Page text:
Skip to main content

Posts

an occurence at an intersection

It’s unusually warm for 6:30 in the morning, October, 12th, in what will be confirmed as the warmest year on record. A few people jogging with the hope of lowering their anxieties do so in attire more suitable for summer. They check gadgets on their wrists, run on the spot, and breathe deep to sooth knots within. A tall gangly man grey as the ash-end of his cigarette leans on a wall. He stubs out the butt on a sidewalk speckled with gold autumnal leaves, and is cynical of the beauty for he knows the humiliation of slipping on their slickness. He pushes his bright yellow mountain bike forward, hops on.

Aaron Fisher maneuvers the bike through an intersection near Harvard University. The 45-year-old law professor’s helmet exaggerates his features, makes him look older, and serious. Not expecting high temperatures, he’s wearing cotton sweat pants and a red waterproof jacket one size too small. He’s fearful of a silver station wagon navigating the intersection alongside him and allows it …
Recent posts

miss valentine

Tucker Tom walked my brother and me the mile and a half to school for according to Ma, we couldn’t be trusted, and besides, the civil unrest in Northern Ireland –what we called ‘The Troubles’– was two years old and about to enter a prolific period of murder and violence. Two years was enough for most people to be already accustomed to The Troubles, and most kids our age –me five, my brother six– didn’t have a Tucker Tom to walk them to school, no bodyguards or bullet-stoppers, but ours was more evidence of Ma’s attempts to wrap us in cotton wool away from the absurd reality that was ready to ambush us.

Although he was only a few years our senior, Tucker Tom looked much older. The sides of his face sagged, but his head was shaped like a trophy with cow-like lugs for handles that made me just want to grab one in each hand and lift his head aloft in celebration. He had innocent rose cheeks and hair that stood astonished like the bristles of a toilet brush. He came from a family of cons…

The Science of Sameness

The conversation to accompany the rich Italian food was proper chirpy, boasting of the good things in life, and while we gulped at a Chianti that worked (sometimes they don't), a sentence started by one was finished by another without feeling like interruption. It was the sort of occasion often punctuated with darted comments like "isn't life great?" which was strange, for we had just returned from a tour of cemeteries, and had been met at each solemn grave by dreary rain. Flowers were planted, and small pines (oh, how you have grown since we saw you last) resisted trimming, but the hedge clippers were mainly to blame for they were blunt and lazy. We tousled the pines instead to shake them to attention and, all the while, gardening, we sheltered beneath large bright golfing umbrellas. Content with our lot for this brief period --who would blame us for wallowing in the moment-- we sat around the table in the noisy Italian restaurant, with an open kitchen like a stage…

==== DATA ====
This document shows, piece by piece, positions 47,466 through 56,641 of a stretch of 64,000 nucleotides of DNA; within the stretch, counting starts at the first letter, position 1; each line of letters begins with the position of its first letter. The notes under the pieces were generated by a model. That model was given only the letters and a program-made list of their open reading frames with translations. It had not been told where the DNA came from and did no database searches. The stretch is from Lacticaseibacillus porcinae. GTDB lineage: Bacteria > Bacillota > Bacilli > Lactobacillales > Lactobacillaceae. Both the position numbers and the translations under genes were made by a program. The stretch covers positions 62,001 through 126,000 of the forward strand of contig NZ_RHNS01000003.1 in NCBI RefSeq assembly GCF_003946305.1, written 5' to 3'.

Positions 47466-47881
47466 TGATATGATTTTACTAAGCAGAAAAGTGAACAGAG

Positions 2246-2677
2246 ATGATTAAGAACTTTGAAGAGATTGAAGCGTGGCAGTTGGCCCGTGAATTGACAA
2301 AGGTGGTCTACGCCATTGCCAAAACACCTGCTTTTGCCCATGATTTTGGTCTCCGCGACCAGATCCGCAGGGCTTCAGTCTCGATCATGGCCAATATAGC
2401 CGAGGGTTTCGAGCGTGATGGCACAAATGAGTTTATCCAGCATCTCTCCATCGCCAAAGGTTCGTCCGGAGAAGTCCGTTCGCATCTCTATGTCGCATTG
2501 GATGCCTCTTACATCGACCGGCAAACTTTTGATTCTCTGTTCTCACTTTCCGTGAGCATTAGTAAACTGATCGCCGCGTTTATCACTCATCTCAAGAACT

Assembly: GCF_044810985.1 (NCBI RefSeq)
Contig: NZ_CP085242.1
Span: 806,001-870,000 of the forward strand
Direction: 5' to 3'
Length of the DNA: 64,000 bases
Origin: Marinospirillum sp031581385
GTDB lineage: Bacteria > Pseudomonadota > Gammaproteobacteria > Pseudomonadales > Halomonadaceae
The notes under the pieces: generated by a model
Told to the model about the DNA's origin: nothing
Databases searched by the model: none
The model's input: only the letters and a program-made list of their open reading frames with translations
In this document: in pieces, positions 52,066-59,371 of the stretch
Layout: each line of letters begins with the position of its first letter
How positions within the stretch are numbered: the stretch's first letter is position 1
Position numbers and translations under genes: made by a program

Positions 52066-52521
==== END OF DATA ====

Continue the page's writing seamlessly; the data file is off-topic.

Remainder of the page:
Crossings

The following is a written account of actual events. And just because I’m telling you this story doesn’t mean I survived. There are many ways to die, many things to crush us, empty our innards, and turn us into the hollow walking dead. It all came together as I searched for the source of a mysterious sound in the basement of my condemned house. I stopped calling it my home many months before my wife moved out to put some distance between her and a condemned marriage. Since she left, my house has been full of ghosts. They don’t scare me, but the ones that bother me most are the happy ones. Since she left, I hate happy things. I hate the ghosts that echo the cheerful events from the past, and much prefer the ones that peddle fear and melancholy. ~ I’m lying on my couch watching an English television show about a guy who travels back to 1973. It occurs to me he's a lucky bastard and if I were him, I wouldn't come back. And that's when I see her again –the happy ghost– walking …

science

O’Malley’s Reprisal

“Is this us?” she said. “Are you a guessing person?” he replied. There is not much to guess to be truthful. It is North Station, Boston, 06:51:38 PM. There are nine empty platforms and only one that entertains a train: Track 8. Some of those that are waiting have made the obvious assumption and have started to board the train already. The others, including O’Malley, stand swapping glances from the train to the departure board. Their train is top of the list, the 06:55 PM to Haverhill, but the track has yet to be announced and they remain unconvinced. It seems an obvious choice, as already suggested, but O’Malley doesn’t go for it. He did once, and that time he had the luxury of an almost empty train, half a car to himself: a risk taken, reward given, and he who does not take risks does not drink champagne. On that occasion, as he sat in the half empty train, he looked out the window to see a train arriving at the last minute and his suspicions were confirmed: the one arriving was the on…